eye disorders

Teenage Girl With Eye Drainage and "Bumps" on the Upper Eyelid

DAVID EFFRON, MD—Series Editor

Dr Effron is assistant professor at Case Western Reserve University, attending physician in the department of emergency medicine at the MetroHealth Medical Center, and consultant emergency physician at the Cleveland Clinic Foundation, all in Cleveland.

THE CASE: A 13-year-old girl reports that her right eye has been draining and uncomfortable for
the past several days. She is also concerned about several “bumps” on the upper lid of her left eye. She has had these bumps in the past, but they have always resolved spontaneously.

What you do suspect is the cause of the patient’s complaints?

(Answer and discussion on next page.)

Answer: Hordeolum

DISCUSSION: This patient has a hordeolum, a localized inflammation of the eyelid also known as a stye, in the right eye, as well as multiple hordeola and a chalazion in the left eye. External hordeolum involves the eyelid margins; it results from obstruction and secondary infection of the Zeiss or Moll sebaceous glands. Internal hordeola, which are much less common, are caused by infection of the meibomian glands in the tarsal plate. About 90% to 95% of these infections are
attributable to Staphylococcus aureus.

Although many of the infections resolve spontaneously, some of them progress to form a chronic granulomatous lesion (chalazion).

Patients usually complain of localized painful swelling and eyelid edema, and they often have a history of recurrent hordeolum. A common secondary finding is injection of the conjunctiva. Hordeola are seen more frequently in patients with a history of seborrhea, chronic blepharitis, diabetes, or other chronic diseases.

The mainstay of therapy for external hordeola is warm soaks. Topical antibiotics are frequently prescribed (Figure); however, they have not been shown to be effective unless secondary inflammation or infection is present. Systemic antibiotics are indicated only in the rare instance that bacteremia is suspected or if there are tender preauricular nodes. Surgical incision and drainage is usually warranted if the lesions do not respond to conservative treatment or if cosmetic deformity is present. This is best performed by an ophthalmologist or plastic surgeon.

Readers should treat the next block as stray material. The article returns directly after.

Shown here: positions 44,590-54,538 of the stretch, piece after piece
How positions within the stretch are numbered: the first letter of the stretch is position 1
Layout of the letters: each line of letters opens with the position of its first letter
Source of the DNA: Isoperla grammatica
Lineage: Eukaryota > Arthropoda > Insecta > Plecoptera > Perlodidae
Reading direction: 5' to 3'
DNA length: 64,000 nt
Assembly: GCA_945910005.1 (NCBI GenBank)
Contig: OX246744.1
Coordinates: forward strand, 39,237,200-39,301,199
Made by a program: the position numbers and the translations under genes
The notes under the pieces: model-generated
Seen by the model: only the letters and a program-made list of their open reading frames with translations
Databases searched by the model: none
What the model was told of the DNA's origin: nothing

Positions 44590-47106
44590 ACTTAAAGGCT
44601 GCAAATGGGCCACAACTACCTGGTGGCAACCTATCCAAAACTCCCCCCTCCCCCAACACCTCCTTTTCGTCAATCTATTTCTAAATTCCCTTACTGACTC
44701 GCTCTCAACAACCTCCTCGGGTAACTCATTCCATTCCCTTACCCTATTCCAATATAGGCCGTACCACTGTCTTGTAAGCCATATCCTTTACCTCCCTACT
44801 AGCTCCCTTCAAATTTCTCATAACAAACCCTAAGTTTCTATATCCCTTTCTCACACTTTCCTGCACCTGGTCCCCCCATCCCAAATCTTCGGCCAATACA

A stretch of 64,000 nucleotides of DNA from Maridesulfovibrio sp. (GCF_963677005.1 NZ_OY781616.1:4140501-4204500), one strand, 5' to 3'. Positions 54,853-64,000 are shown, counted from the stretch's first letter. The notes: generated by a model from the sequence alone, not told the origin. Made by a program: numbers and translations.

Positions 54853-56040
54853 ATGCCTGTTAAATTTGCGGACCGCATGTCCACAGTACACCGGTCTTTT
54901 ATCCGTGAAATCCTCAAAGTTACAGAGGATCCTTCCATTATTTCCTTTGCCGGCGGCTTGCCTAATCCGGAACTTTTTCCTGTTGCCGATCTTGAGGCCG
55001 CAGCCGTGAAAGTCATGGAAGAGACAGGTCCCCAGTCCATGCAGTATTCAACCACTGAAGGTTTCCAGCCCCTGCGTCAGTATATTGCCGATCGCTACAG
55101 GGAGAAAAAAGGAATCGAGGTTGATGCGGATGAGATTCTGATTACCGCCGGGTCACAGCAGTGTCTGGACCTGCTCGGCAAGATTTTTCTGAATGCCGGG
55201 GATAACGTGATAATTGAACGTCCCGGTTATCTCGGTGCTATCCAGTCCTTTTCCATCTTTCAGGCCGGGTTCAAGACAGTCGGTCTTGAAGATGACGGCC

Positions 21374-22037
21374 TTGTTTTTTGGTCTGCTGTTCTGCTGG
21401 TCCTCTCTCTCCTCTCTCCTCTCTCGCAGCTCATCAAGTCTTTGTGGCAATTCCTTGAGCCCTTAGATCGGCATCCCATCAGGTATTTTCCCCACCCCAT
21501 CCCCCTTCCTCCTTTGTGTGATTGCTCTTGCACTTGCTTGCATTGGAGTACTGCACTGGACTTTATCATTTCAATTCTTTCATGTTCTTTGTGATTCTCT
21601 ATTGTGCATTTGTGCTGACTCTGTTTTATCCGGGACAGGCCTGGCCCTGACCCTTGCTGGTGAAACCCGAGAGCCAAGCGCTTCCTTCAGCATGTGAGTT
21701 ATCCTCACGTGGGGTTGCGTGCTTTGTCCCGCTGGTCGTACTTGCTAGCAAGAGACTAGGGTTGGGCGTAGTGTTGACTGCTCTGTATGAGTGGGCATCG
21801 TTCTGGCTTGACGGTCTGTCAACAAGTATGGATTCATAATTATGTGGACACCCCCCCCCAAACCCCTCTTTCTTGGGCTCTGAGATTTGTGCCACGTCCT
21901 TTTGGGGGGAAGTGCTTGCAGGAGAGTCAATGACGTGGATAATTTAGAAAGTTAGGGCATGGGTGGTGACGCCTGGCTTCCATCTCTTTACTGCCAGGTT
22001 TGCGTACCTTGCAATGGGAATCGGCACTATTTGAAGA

Outcome of this case. The hordeolum in our patient’s right eye had ulcerated, as evidenced by the
purulent drainage. She was treated with oral amoxicillin/potassium clavulanate and doxycycline, along with a topical corticosteroid/antibiotic ointment. Initial incision and drainage perfomed by a ophthalmologist was unsuccessful. On a follow-up visit, a local corticosteroid injection was administered and the amoxicillin/potassium clavulanate was discontinued. The topical medication was continued for 1 week and the doxycycline was continued for 4 weeks, at which time the patient’s lesion showed marked improvement.

Sorting through the differential. Conjunctivitis, an inflammation of the mucous membrane of the eye, is most commonly caused by a bacterial agent (such as Staphylococcus or Streptococcus) or a virus (such as herpes simplex or an adenovirus). Bacterial infections feature a mucopurulent discharge; with viral infections, the discharge is thin and watery. Eyelid edema and conjunctival injection are usually present. Treatment of bacterial infection consists of empiric antibiotic ointment or drops and cool compresses for symptomatic relief. Proper hygiene is mandatory to prevent spread of the infection.

Patients with blepharitis often complain of burning, inflammation, and irritation of the eyelids and eyelid margins. They may or may not have associated conjunctivitis. S aureus is usually the offending agent. Treatment involves antibiotic ointment and lid hygiene with a gentle detergent, such as baby shampoo.

Chalazia result from inflammation of the meibomian glands and present as painless, enlarging nodules of the eyelid (usually the upper one). The lesions are not infectious and are most commonly seen in adults between the ages of 30 and 50 years. Secondary injection of the conjunctiva may occur. If the chalazion is large enough, visual disturbances may result.

Chalazia may be associated with other processes, such as chronic blepharitis, hyperlipidemia, seborrhea, and acne rosacea. Conservative treatment with warm compresses usually is adequate. Antibiotics are not routinely recommended. Referral to a plastic surgeon or ophthalmologist is indicated for incision and drainage or corticosteroid injection if the chalazion has not resolved in several weeks.

• Durand M, Adamis A, Baker AS. Infections of the eyelid, lacrimal system, conjunctiva and cornea. Curr Clin Top Infect Dis. 1996;16:125-150.
• Rhee DJ, Pyfer MF, eds. The Wills Eye Manual. 3rd ed. Philadelphia: Lippincott Williams & Wilkins; 1999.